Classic Intel: The Last Boy Scout - Online Review

'dark and threatening before dark and threatening were fashionable'

'We're being beaten up by the inventor of Scrabble', Jimmy Dix (Damon Wayans) says of a particularly smart-mouthed evil-doer at one point during The Last Boy Scout. It's an all too rare reminder that the script we're watching being butchered here is a product of none other than dialogue king extraordinaire Shane Black, whose Kiss Kiss Bang Bang and The Long Kiss Goodnight this is an early precursor for.

With a familiar buddy-comedy set up and a solid-at-the-time director in Tony Scott, this should have been much much better but too many things that should work, don't and too many of Black's witticisms are left buried under needless mountains of exposition. Dix' relationship with washed up detective Hallenbeck (Bruce Willis) is one of many elements that just don't succeed and are instead left limp and unconvincing. Indeed, Scott seems to struggle to establish human relationships full stop; Dix and his girlfriend (an early role for Halle Berry), Hallenbeck and his daughter (Danielle Harris), Hallenbeck and his wife (Chelsea Field) - none of them feel genuine in the slightest.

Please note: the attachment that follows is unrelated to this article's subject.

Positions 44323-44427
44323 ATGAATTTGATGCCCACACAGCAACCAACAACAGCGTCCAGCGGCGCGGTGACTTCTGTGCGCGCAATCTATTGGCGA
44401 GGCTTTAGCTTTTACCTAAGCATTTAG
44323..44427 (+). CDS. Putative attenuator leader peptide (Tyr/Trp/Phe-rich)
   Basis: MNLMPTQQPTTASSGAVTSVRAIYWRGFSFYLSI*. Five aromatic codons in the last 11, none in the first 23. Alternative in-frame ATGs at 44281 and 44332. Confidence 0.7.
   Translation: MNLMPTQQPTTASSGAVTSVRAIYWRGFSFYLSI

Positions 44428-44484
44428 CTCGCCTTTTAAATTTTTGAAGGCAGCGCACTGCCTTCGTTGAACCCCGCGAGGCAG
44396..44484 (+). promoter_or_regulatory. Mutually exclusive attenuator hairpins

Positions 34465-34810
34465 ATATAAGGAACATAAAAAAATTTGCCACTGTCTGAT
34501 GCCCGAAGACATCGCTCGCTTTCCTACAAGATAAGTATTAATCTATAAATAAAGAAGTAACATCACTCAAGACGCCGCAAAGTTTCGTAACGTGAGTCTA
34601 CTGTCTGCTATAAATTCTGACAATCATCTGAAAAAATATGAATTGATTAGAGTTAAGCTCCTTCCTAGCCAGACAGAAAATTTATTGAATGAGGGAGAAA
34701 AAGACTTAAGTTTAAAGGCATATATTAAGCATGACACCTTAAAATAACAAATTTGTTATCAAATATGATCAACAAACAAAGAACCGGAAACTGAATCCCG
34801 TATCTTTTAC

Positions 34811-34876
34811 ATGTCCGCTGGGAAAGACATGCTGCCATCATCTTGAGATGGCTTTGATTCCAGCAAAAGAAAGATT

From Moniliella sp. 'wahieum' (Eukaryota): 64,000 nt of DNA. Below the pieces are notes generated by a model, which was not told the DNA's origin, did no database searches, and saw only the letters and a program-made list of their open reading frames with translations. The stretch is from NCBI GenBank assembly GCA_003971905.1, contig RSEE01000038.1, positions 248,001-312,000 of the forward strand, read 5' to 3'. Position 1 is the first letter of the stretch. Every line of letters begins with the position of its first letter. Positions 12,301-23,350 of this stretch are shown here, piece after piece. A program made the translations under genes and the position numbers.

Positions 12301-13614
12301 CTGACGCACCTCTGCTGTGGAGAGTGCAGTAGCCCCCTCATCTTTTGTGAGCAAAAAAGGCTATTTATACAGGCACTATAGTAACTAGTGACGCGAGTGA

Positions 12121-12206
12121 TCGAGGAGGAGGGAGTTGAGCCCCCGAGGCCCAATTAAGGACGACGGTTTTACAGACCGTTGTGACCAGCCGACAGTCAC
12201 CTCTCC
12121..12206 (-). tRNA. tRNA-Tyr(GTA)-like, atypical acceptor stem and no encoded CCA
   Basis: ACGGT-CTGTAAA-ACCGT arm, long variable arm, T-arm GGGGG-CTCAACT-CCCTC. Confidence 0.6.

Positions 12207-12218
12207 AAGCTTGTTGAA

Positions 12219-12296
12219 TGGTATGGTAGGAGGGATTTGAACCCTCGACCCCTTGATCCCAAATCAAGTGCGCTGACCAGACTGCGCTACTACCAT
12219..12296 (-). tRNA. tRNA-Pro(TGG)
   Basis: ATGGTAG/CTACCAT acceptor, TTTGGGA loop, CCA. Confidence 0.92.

Scott is much more successful in generating a mood for the piece. His LA is dark and threatening before dark and threatening were fashionable and the air of unpredictability after some early developments are carefully nurtured is close to exquisite.

But without interesting characters - of the likes of Mitch Henessey in The Long Kiss Goodnight or Gay Perry in Kiss Kiss Bang Bang - Scott is stunted, left with two big-mouths who can crack the occasional joke but not much more. As the script deteriorates further, at least twice relying on James Bond-like moments of boastful bad guy explanations, any drama or interest that was left slowly seeps out, along with any notion of 'fun' which the script bought with it.

The Last Boy Scout is currently available for free on Lovefilm with an appropriate subscription.

Look further...

'a cheerfully disreputable buddy thriller' - Entertainment Weekly, B+

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